About Double Dwell Time
|November 21st, 2006||#1|
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Double Dwell Time info
November 27, 2006
New top Marine proposes doubling time at home between deployments
By Gidget Fuentes and Gordon Lubold
Racked up multiple Iraq tours? Barely home but packing your seabag for another round? Your new top boss just might be getting you a longer break.
The new commandant of the Marine Corps wants to "right-size" the Corps to give units more time at home between deployments, he wrote in a Nov. 13 all-hands message.
In a message called "Passing the colors" released to all Marines the day he became the 34th commandant of the Marine Corps, Gen. James Conway wrote that he wants to bring the service back to a 1:2 "deployment-to-dwell ratio" -- so if a unit deploys for seven months, it would be at home for twice that time -- 14 months -- before deploying again overseas.
To do it, the Corps will need to follow through on a commitment his predecessor made earlier this year to boost the Corps' permanent end strength by 5,000 Marines.
Since early 2004, when the Marine Corps made its first return trip to Iraq following the spring 2003 invasion, most battalions, squadrons and other units that have gone into Iraq have deployed in what's known as the "7-7-7" rotation. Units deploy for a seven-month combat tour and return home, only to go back again seven months later.
So a Marine or sailor in an infantry battalion might do at least two or three combat tours in Iraq during a three-year assignment to that battalion.
The rotation of troops in the other services varies. Many Army units rotate to Iraq on one-year combat assignments, with at least a 12-month period at home before redeployment.
Despite talk in Washington about possible eventual reductions of troops in Iraq, some combat veterans see that the continuing combat operations, especially with security concerns in Iraq's western province, will require a large force of Marines on the ground.
"The problem about the Marines in Iraq is that we've made [them] a second land army," said one retired infantry colonel, who returned last spring from his second tour in Iraq.
Conway, who led the Camp Pendleton, Calif.-based I Marine Expeditionary Force into Iraq in 2003 and through heightened combat operations in Anbar province in 2004, included that goal of extended dwell time in his first all-hands message issued to all Marines.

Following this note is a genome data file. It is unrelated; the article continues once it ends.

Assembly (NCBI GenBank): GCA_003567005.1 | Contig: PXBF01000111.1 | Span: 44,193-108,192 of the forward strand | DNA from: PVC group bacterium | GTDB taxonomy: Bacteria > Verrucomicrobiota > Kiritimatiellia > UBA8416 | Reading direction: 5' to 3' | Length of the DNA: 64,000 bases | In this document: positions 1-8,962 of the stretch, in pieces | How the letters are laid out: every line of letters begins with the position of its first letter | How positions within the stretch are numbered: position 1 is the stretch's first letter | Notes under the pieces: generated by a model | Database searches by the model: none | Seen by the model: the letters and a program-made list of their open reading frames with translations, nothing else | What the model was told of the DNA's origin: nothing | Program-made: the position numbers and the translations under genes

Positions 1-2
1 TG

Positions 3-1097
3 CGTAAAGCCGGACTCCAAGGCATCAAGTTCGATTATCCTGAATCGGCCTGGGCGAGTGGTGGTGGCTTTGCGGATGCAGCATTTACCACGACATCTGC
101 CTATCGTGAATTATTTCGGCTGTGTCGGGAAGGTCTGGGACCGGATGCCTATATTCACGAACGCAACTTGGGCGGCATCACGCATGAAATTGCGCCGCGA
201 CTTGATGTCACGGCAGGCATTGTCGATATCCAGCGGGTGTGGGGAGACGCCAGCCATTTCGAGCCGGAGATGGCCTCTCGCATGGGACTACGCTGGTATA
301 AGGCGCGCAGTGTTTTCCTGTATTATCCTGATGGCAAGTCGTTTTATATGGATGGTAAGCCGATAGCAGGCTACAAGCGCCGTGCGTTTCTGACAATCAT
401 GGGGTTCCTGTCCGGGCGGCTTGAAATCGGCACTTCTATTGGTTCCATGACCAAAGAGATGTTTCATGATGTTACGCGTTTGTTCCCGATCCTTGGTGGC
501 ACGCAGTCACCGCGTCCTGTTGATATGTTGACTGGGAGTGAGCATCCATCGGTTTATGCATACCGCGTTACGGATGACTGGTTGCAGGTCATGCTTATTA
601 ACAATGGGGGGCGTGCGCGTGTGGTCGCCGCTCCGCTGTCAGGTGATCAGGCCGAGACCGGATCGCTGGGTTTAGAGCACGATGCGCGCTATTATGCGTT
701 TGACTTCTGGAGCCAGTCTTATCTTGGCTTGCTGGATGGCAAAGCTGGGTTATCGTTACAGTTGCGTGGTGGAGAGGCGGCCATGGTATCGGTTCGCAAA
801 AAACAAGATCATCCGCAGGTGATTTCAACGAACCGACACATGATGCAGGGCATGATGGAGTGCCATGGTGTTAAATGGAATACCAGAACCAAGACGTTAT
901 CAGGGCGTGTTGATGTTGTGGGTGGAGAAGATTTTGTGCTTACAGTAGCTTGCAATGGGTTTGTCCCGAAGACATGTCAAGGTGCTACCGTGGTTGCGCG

"Marines, the next few years will be tough," he wrote in AlMar 50/06. "We are engaged in a complex war that will not be over soon; however, it is a war we must win!"
Conway's predecessor, Gen. Mike Hagee, who retired the day he handed the Corps over to Conway, had a similar goal to extend the time combat forces -- and, in turn, the Marines and sailors in those units -- have at their home base before they might be ordered back to Iraq or, in some cases, a six-month unit deployment to Japan.
To understand what the Corps is up against when it comes to giving leathernecks a little more time at home, you have to do a little of what some Marines like to call "beer math."
The Corps has 24 active-duty infantry battalions. At any time, there are about nine battalions in Iraq. Another nine are theoretically at home, having just returned from a deployment and getting ready to go back. That's 18. Add units that are turning over in-theater, otherwise known as "right-seat, left-seat," and that eats up more of the 24 battalions. On top of that, the Corps needs one battalion to deploy for each of its Marine expeditionary units -- of which three are theoretically deployed at any time.
Although the Corps has nine Reserve infantry battalions, the service must navigate more restrictions when it comes to calling up reservists, effectively taking many of those battalions off the operational planning table.
"Increasing the number of battalions is on the table," said one retired senior officer who is familiar with the issues confronting the Corps. The officer was referring to an initiative begun earlier this year by Hagee called the Capabilities Assessment Group. At the time, Hagee called for a permanent increase of the Corps' end strength to 180,000, up from its traditional 175,000. The group's job is to lay out the need for the 5,000 extra Marines, and what units they would fill.